The effect of smoking on individual well-being: a propensity score matching analysis based on nationwide surveys in Japan
Background: It is widely known that smokers tend to feel less satisfied than non-smokers with their jobs and life more generally. However, it is not easy to establish a causal relationship between smoking and individual well-being, because of shared associations with socioeconomic or demographic factors. This issue was largely avoided in the present study, which used propensity score matching methods to investigate whether smoking affects the extent to which individuals are satisfied with their job and other aspects of their life. Methods: Using a large-scale Japanese dataset, we first estimated propensity scores for smoking as a function of numerous socioeconomic and demographic factors. We then matched smokers to non-smokers on the basis of these. We subsequently estimated the average treatment effect, considering smoking as a treatment and smokers as the treated group. We used different matching methods to ascertain the robustness of any effects. Results: We found that smoking made both males and females unhappy, and that it reduced both the extent to which they were satisfied with multiple aspects of their lives (including their job, non-working activities, household's financial conditions, family life, friendships, residential area, health and physical conditions) and their level of self-rated health. Some of these effects differed between males and females. Conclusions: Our propensity score matching analyses identified smoking as having direct adverse effects on individual well-being.
|Date of creation:||Aug 2009|
|Date of revision:|
|Contact details of provider:|| Postal: |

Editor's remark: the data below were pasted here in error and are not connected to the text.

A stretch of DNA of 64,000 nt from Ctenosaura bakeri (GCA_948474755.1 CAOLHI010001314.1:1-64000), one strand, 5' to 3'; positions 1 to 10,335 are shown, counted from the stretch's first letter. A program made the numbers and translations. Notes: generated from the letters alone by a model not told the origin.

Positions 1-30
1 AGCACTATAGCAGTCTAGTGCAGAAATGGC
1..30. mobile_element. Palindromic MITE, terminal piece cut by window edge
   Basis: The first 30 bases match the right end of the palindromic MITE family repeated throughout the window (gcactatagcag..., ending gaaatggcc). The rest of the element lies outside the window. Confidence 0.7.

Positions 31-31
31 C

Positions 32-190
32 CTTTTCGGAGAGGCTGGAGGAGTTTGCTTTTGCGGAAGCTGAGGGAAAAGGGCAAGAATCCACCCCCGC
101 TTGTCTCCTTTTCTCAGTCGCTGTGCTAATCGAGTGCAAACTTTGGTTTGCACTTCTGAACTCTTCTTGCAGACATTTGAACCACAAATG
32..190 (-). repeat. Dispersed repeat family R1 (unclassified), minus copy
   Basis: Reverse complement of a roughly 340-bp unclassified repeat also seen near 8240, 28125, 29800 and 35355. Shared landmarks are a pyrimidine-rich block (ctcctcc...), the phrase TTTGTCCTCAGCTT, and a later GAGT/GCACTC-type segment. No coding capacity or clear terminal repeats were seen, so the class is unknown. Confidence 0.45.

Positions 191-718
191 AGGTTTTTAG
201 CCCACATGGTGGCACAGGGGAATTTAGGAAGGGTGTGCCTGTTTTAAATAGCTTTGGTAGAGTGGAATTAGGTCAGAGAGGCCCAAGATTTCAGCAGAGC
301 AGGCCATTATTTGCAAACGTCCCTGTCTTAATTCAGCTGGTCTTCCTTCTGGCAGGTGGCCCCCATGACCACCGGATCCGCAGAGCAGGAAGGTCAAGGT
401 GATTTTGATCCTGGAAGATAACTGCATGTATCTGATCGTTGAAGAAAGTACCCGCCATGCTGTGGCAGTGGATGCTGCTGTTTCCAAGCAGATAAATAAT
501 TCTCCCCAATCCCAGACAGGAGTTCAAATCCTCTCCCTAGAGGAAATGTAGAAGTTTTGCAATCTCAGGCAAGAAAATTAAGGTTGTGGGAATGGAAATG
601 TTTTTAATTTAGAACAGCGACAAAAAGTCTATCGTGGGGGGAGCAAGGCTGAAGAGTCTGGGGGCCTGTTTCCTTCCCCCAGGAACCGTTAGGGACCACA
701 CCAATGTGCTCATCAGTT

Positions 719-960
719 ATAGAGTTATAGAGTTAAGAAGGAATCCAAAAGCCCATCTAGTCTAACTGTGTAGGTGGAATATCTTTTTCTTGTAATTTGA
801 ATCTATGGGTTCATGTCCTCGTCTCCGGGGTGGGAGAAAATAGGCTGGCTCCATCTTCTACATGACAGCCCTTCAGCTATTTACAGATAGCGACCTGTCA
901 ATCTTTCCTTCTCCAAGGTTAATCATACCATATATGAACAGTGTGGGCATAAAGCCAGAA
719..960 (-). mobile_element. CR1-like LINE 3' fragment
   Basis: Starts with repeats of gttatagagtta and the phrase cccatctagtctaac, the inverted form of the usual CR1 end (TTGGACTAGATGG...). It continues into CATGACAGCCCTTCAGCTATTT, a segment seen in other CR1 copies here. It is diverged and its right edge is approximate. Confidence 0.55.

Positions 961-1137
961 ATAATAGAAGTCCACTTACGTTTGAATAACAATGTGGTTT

Web page: http://cis.ier.hit-u.ac.jp/Email:
More information through EDIRC
Please report citation or reference errors to , or , if you are the registered author of the cited work, log in to your RePEc Author Service profile, click on "citations" and make appropriate adjustments.:
- Mathias Sinning & Silja Göhlmann & Thomas Bauer, 2006.
"Gender Differences in Smoking Behavior,"
RWI Discussion Papers
0044, Rheinisch-Westfälisches Institut für Wirtschaftsforschung.
- Bauer, Thomas K. & Göhlmann, Silja & Sinning, Mathias, 2006. "Gender Differences in Smoking Behavior," IZA Discussion Papers 2259, Institute for the Study of Labor (IZA).
- Bauer, Thomas & Göhlmann, Silja & Sinning, Mathias, 2006. "Gender Differences in Smoking Behaviour," CEPR Discussion Papers 5848, C.E.P.R. Discussion Papers.
- Thomas Bauer & Silja Göhlmann & Mathias Sinning, 2006. "Gender Differences in Smoking Behavior," Health, Econometrics and Data Group (HEDG) Working Papers 06/07, HEDG, c/o Department of Economics, University of York.
- Harris, Jeffrey E. & González López-Valcárcel, Beatriz, 2008. "Asymmetric peer effects in the analysis of cigarette smoking among young people in the United States, 1992-1999," Journal of Health Economics, Elsevier, vol. 27(2), pages 249-264, March.
- Khwaja, Ahmed & Silverman, Dan & Sloan, Frank, 2007.
"Time preference, time discounting, and smoking decisions,"
Journal of Health Economics,
Elsevier, vol. 26(5), pages 927-949, September.
- Ahmed Khwaja & Dan Silverman & Frank Sloan, 2006. "Time Preference, Time Discounting, and Smoking Decisions," NBER Working Papers 12615, National Bureau of Economic Research, Inc.
- Sascha O. Becker & Andrea Ichino, 2002. "Estimation of average treatment effects based on propensity scores," Stata Journal, StataCorp LP, vol. 2(4), pages 358-377, November.
When requesting a correction, please mention this item's handle: RePEc:hit:piecis:453. See general information about how to correct material in RePEc.
For technical questions regarding this item, or to correct its authors, title, abstract, bibliographic or download information, contact: (Digital Resources Section, Hitotsubashi University Library)The email address of this maintainer does not seem to be valid anymore. Please ask Digital Resources Section, Hitotsubashi University Library to update the entry or send us the correct address
If references are entirely missing, you can add them using this form.